All of these companies are hiring, so check out their jobs pages!


Europe’s investors are still small but scrappy, and many startups go to New York or San Francisco to raise money. Index Ventures is the biggest name in European VC. I had the chance to meet with some knowledgeable investors:

Christophe Maire is the Ron Conway of Europe. He’s been in seed rounds for everyone from SoundCloud to EyeEm to Clue. His office is the top two floors of a building in Mitte, which he runs as a sort of informal accelerator.

Ciarán O’Leary of EarlyBird is a very well-connected investor. He knows the European startup scene top to bottom, and he gave me a wonderfully impassioned (and very compelling) pitch on why Berlin is positioned to become one of the world’s next big startup hubs.

Harry Briggs of Balderton Capital. Balderton is a traditional VC, but Harry is down-to-earth and direct in a refreshing way. His portfolio is very interesting, running the gamut from surgical training to debit payments.


Berlin has an incredibly vibrant meetup culture. The friendliness, enthusiasm, and number of attendees of the startup events I attended was impressive, considering the still somewhat early stage of the startup scene there. There are also a great many other kinds of meetups, from craft beer to language exchange to photography to quantified self.

If you’re in Berlin, the first startup event that should be on your list is hy!.

Panel at hy! demo day. Left to right: Hans Raffauf, Kristo Ovaska, and me (Adam Wiggins). Photo by Dan Taylor.

Panel at hy! demo day. Left to right: Hans Raffauf, Kristo Ovaska, and me (Adam Wiggins). Photo by Dan Taylor.

I had the good fortune to attend one of their events in my first week, and was very impressed by the program, the quality of speakers and presenting startups, and the super-cool venue. Attending a hy! event is a great way to sample the Berlin startup scene in just one day.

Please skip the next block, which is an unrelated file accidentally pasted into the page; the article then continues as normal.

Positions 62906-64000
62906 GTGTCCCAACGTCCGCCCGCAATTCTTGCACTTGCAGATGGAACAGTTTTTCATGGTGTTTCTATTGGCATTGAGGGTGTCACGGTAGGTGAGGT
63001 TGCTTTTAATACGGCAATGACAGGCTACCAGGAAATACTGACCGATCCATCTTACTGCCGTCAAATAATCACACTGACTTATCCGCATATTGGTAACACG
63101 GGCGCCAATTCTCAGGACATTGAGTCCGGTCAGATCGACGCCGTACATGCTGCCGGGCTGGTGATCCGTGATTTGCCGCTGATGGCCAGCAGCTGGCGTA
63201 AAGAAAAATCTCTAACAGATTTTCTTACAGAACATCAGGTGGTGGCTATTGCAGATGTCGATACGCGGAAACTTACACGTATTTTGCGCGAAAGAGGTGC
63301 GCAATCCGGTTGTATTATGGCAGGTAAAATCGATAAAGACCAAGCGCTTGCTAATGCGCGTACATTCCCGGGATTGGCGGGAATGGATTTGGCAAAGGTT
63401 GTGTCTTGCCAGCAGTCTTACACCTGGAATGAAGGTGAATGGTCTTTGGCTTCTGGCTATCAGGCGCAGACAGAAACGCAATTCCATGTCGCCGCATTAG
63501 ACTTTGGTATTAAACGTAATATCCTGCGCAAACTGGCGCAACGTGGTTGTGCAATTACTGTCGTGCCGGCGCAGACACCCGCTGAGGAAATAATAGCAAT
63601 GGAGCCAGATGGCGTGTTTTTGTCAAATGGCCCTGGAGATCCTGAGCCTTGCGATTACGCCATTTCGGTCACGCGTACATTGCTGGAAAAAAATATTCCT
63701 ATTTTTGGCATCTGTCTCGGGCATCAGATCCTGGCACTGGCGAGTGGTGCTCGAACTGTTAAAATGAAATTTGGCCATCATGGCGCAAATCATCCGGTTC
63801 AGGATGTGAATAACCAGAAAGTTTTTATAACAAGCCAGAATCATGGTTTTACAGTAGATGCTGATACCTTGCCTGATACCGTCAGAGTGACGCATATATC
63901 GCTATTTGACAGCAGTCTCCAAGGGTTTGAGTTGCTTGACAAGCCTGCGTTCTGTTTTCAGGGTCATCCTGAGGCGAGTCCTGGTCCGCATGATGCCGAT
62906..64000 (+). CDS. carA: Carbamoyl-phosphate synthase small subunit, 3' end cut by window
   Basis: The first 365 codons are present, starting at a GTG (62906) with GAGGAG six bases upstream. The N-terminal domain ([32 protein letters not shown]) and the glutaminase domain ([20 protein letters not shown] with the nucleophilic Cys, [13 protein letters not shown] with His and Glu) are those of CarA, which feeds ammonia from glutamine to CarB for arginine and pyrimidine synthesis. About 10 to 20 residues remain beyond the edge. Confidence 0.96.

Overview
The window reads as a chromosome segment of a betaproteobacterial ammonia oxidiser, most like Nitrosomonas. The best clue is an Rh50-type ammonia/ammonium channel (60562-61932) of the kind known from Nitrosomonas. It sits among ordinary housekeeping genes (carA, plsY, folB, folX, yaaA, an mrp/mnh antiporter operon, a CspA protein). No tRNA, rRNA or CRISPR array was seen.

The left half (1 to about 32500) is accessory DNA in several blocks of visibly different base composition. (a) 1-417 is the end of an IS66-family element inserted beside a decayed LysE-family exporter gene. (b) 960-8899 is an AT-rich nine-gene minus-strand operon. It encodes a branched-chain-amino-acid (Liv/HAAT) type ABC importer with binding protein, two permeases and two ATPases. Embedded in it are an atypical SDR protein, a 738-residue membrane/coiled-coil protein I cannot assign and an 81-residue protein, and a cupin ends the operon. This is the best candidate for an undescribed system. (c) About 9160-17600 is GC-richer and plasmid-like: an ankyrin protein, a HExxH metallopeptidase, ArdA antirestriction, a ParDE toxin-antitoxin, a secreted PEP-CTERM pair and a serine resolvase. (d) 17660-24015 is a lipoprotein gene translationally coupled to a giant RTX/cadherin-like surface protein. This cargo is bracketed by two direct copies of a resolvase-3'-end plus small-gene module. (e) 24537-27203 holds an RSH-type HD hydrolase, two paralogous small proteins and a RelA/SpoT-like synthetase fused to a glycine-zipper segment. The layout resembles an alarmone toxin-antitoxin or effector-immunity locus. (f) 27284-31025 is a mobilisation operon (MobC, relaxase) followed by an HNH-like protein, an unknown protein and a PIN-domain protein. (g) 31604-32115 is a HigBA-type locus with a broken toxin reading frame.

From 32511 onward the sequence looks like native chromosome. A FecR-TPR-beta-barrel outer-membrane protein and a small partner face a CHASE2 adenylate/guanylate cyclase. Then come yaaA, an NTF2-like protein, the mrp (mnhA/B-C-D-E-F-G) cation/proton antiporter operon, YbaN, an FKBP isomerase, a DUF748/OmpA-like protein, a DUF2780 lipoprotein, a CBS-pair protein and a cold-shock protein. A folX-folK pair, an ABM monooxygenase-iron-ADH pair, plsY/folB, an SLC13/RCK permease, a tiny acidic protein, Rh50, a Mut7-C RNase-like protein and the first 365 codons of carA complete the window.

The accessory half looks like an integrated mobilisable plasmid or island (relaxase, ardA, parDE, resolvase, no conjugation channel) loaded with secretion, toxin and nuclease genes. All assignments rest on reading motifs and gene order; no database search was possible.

About the City

Berlin is a truly unique place, and after spending some time here it’s my sense that it’s the perfect substrate for a tech boom.

It’s spacious, yet incredibly easy to navigate on top-notch public transportation and bike paths. Nearly every street is lined with trees and other green growing things. I got to experience the city both under a gentle blanket of snow, and in the early throes of spring — both were beautiful.

Parks are huge and plentiful, and on sunny days they fill up with kids playing on the playgrounds, young adults drinking beer and setting up impromptu sound systems, and people of all ages playing sports and just relaxing in the sun.

Springtime in Berlin. Photo by Adam Wiggins

Springtime in Berlin. Photo by the author.

There’s a huge party / nightclub scene (hence the joke, “Berlin is where young people go to retire”). Music and musical events are everywhere; you can’t walk down any street without seeing a poster for some band’s new release (“das neue Album”).

Beautiful city + bike/walking friendly + great nightlife + low cost of living = exactly the sort of place most startup founders (and startup employees) want to live.

The difficult history of the region over the last hundred years certainly affects its nature today. After headquartering … Next Page »

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Adam Wiggins is an entrepreneur, technologist, and product guy. He cofounded Heroku. Follow @hirodusk

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2 responses to “Three Months in Berlin: One Tech Entrepreneur’s Journey”

  1. Excellent post. Great writing too; It helped place me in Berlin though I’m thousands of miles away.

  2. Herditall says:

    From the hype of the boom, the seeds of the bust…